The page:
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G.I. Joe: The Rise of Cobra

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Caffeinated Clint
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Clint is the creator, editor and maintainer of Moviehole.

By Brian Orndorf

Controversy has followed “G.I. Joe: The Rise of Cobra” ever since the film sprinted into production early last year amid writer strike restrictions, with fans feverishly voicing their objections to the director, the fetish-wear costume design, and character arc alterations. The buzz was so toxic on this feature, Paramount fearfully withheld the film from press screenings to preserve whatever goodwill was left to profit from. It’s not been an easy journey for “Joe,” but the toy-inspired film is finally ready to show, and to be perfectly frank, Paramount was smart to hold the picture until the last possible minute.

Reclaiming a state-of-the-art weapon that allows microscopic nano-technology to eat away anything in its path, arms dealer McCullen (Christopher Eccleston) has taken his prize to Cobra, an evil organization bent on controlling the world. Alongside members Storm Shadow (Byung-hun Lee), The Doctor (Joseph Gordon-Levitt, embarrassing himself), and Baroness (Sienna Miller), McCullen sets out to prove Cobra’s might, attacking landmarks and terrorizing the public. Coming to the rescue is G.I. Joe and its team of highly trained soldiers, led by General Hawk (Dennis Quaid). A secret global organization created for defense, the Joe squad welcomes new members Duke (Channing Tatum) and Ripcord (Marlon Wayans) to their ranks, joining the likes of Scarlett (Rachael Nichols, enjoying herself) and silent ninja Snake Eyes (Ray Park). Setting out to spoil Cobra’s scheme, the Joes find a powerful enemy that will stop at nothing to control the world, forcing Duke to confront his personal demons and lead the heroes to victory.

When “Transformers” hit unreal box office highs during the summer of 2007, it was only a matter of time before Hollywood would try to recreate it, mining the 1980’s toy line gold rush further, settling on the “G.I. Joe: A Real American Hero” plastic dynasty. Well, the whole “American Hero” label has been carefully peeled off the packaging, but “Rise of Cobra” salvages the rest of the inflated ingredients, setting up a cartoon tale of ornately costumed good vs. evil, battling each other with outrageous weaponry, crude one-liners, and slick vehicles of all shapes and sizes. Director Stephen Sommers is no stranger to these animated demands, having directed “Van Helsing” and two installments of “The Mummy.” In a weird way, Sommers is perfect for the “Joe” job, having cut his teeth on boisterous, deafening entertainment for teen boys.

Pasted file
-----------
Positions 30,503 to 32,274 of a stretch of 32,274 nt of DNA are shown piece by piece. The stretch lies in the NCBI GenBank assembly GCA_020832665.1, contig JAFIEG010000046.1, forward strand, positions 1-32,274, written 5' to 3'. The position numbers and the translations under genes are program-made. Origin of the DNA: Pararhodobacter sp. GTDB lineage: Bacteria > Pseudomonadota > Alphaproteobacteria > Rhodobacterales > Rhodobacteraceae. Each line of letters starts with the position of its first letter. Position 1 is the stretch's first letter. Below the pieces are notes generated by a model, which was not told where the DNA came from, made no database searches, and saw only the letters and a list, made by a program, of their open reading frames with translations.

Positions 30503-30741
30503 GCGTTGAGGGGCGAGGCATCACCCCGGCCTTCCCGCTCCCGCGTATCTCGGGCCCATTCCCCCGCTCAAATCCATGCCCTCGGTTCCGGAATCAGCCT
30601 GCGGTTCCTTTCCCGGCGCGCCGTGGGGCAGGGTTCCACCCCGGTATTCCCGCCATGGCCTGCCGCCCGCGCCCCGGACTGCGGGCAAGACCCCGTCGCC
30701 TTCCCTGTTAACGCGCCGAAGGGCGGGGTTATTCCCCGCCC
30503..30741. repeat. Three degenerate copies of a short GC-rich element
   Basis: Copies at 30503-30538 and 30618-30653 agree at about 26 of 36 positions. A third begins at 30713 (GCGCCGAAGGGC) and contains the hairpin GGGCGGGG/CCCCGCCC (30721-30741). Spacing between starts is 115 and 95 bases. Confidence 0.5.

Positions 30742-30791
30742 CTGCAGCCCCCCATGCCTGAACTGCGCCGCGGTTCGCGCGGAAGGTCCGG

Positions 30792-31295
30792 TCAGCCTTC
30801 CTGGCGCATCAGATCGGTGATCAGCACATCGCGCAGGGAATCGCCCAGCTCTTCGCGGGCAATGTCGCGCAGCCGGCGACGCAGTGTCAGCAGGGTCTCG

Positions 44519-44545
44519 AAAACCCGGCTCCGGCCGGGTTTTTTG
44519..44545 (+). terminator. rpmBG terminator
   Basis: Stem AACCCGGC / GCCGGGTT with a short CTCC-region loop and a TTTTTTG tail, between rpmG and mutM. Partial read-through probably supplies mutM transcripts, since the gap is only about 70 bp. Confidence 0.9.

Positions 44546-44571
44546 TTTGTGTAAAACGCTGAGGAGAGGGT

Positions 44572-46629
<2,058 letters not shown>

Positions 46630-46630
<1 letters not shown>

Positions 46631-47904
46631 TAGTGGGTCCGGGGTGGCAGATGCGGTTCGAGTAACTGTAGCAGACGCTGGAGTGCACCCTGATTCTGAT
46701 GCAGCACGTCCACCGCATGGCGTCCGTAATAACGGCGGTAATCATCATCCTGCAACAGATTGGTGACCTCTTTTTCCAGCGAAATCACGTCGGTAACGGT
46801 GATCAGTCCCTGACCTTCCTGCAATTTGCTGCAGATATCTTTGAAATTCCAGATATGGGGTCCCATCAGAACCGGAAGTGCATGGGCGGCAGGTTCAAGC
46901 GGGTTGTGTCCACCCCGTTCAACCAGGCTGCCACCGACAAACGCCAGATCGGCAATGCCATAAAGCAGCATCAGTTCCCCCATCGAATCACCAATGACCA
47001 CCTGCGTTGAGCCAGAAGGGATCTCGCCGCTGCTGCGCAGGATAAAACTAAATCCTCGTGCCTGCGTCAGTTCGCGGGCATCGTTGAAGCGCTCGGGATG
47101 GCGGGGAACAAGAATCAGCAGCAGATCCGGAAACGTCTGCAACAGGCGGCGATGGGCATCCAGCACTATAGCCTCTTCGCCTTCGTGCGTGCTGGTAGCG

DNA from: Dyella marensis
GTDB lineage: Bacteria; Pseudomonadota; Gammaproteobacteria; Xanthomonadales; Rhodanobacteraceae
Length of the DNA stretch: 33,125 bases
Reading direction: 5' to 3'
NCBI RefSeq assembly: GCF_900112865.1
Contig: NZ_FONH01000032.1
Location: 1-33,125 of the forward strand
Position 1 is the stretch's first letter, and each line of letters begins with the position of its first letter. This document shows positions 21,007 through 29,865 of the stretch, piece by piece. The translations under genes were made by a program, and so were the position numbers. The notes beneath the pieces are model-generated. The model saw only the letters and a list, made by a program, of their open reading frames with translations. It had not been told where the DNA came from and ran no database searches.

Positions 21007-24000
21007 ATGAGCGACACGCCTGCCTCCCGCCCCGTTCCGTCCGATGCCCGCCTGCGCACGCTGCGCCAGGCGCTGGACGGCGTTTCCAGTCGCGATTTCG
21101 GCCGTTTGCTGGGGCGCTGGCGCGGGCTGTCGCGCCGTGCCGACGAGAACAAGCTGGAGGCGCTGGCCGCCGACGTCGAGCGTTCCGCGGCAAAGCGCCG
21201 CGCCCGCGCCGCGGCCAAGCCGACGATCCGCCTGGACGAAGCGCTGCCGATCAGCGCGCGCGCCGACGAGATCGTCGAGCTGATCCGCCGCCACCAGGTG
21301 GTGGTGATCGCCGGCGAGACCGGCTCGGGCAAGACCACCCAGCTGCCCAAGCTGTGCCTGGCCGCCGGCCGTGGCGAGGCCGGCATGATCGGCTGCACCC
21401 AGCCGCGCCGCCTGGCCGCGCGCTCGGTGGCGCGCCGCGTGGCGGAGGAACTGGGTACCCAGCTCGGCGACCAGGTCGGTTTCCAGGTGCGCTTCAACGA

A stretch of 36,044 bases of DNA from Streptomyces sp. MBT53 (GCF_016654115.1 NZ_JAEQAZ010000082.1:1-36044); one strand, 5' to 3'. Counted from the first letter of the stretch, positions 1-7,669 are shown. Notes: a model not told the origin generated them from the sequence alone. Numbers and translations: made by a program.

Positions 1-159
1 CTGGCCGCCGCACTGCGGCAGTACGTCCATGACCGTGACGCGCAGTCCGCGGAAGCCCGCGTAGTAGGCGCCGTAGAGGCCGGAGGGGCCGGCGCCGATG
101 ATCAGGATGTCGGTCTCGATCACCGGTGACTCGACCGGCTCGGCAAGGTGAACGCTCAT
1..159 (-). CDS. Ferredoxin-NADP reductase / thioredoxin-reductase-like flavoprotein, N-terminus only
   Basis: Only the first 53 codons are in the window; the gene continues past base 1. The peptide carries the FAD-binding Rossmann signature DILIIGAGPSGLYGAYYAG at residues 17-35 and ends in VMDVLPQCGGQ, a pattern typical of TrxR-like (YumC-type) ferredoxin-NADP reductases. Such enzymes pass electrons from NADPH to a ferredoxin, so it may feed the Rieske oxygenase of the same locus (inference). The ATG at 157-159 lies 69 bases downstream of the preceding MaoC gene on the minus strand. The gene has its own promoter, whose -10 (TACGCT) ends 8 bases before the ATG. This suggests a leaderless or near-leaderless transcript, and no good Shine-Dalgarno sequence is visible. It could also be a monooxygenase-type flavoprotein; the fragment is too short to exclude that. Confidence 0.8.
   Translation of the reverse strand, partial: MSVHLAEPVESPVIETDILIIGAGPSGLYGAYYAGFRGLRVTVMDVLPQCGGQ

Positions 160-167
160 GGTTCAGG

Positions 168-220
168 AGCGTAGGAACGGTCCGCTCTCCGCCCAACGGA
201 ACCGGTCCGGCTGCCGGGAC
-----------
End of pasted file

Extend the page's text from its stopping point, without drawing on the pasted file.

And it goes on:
While Sommers can conjure up action figure caricatures with one hand tied behind his back, the man has never revealed any ability to direct a feature film. “Joe” is the latest bloated float in Sommers’s sad parade of cinematic shame. Ordered to make something loud, dumb, and fun, Sommers only manages two of the three mandates, going overboard trying to sell the whimsy of the product, but leaning too long on the smother button. Action sequences (and the film is wall-to-wall mayhem) are a blur of edits and movement, following the Joes as they spring into battle. It’s a hyperactive aesthetic that kills the merriment; Sommers almost appears to be going out of his way to fudge spatial relationships. The toy line was all about appearances and the careful study of machinery, welcoming close inspection. The feature film maintains a furious pace, turning a whirlwind, globetrotting tale of greenscreen war into a needless and repetitive sensory assault. Rapid fire is the director’s crutch, and one would think that for a universe as vivid as “G.I. Joe,” he could’ve taken a little more time and effort to bask in the glow of the exhaustive mythology that was built on the backs of a million allowances. I think the fans deserve better than this guy.

In-jokes (yes, the line “And knowing is half the battle” is uttered) and characters winks pepper “Joe,” along with purposefully exaggerated special effects that result in at least one marvelous sequence (a Parisian assault with the Joes in turbo suits). Sienna Miller also adds some needed sparkle as the slinky, warm-blooded Baroness, while Dennis Quaid goes to town on a John Wayne impression for Hawk. The film needed more of these fine actors and less of Marlon Wayans (for obvious reasons) and Channing Tatum, who reduces Duke to a vague, dim Vanilla Ice presence — in a film that requires nothing from the cast outside of the ability to maintain a strict diet, Tatum can barely spit out his dialogue.

The franchise pawns are all in place by the close of “Joe,” and Cobra does indeed rise, as will sequels. Ditch Sommers, recast Duke, and spend some of that budget on decent CG work, and there could be something special in store for future big screen “Joe” adventures. Keep Sommers around and all “G.I. Joe” is going to be is a glorified Cannon Films production with a nasty case of ADD.

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